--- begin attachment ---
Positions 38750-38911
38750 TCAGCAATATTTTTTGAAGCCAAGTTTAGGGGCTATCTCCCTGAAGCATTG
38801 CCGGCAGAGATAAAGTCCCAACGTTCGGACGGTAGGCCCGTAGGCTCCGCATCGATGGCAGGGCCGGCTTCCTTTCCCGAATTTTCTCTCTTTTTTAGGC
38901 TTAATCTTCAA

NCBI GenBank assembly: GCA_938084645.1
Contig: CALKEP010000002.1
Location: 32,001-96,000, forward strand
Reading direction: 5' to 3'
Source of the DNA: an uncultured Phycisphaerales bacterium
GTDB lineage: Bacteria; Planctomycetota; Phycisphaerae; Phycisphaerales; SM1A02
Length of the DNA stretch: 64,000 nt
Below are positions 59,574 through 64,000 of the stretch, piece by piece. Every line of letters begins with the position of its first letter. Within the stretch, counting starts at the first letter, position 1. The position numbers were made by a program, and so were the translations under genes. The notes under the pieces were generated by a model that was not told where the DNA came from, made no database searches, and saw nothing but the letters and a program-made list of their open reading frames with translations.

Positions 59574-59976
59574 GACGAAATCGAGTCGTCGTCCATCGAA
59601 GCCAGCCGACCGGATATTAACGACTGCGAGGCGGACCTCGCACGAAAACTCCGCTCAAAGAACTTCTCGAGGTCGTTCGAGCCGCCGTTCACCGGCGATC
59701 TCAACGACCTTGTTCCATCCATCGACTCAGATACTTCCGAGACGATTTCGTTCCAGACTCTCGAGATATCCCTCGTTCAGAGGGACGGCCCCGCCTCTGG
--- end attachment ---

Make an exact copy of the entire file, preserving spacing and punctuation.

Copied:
Positions 38750-38911
38750 TCAGCAATATTTTTTGAAGCCAAGTTTAGGGGCTATCTCCCTGAAGCATTG
38801 CCGGCAGAGATAAAGTCCCAACGTTCGGACGGTAGGCCCGTAGGCTCCGCATCGATGGCAGGGCCGGCTTCCTTTCCCGAATTTTCTCTCTTTTTTAGGC
38901 TTAATCTTCAA

NCBI GenBank assembly: GCA_938084645.1
Contig: CALKEP010000002.1
Location: 32,001-96,000, forward strand
Reading direction: 5' to 3'
Source of the DNA: an uncultured Phycisphaerales bacterium
GTDB lineage: Bacteria; Planctomycetota; Phycisphaerae; Phycisphaerales; SM1A02
Length of the DNA stretch: 64,000 nt
Below are positions 59,574 through 64,000 of the stretch, piece by piece. Every line of letters begins with the position of its first letter. Within the stretch, counting starts at the first letter, position 1. The position numbers were made by a program, and so were the translations under genes. The notes under the pieces were generated by a model that was not told where the DNA came from, made no database searches, and saw nothing but the letters and a program-made list of their open reading frames with translations.

Positions 59574-59976
59574 GACGAAATCGAGTCGTCGTCCATCGAA
59601 GCCAGCCGACCGGATATTAACGACTGCGAGGCGGACCTCGCACGAAAACTCCGCTCAAAGAACTTCTCGAGGTCGTTCGAGCCGCCGTTCACCGGCGATC
59701 TCAACGACCTTGTTCCATCCATCGACTCAGATACTTCCGAGACGATTTCGTTCCAGACTCTCGAGATATCCCTCGTTCAGAGGGACGGCCCCGCCTCTGG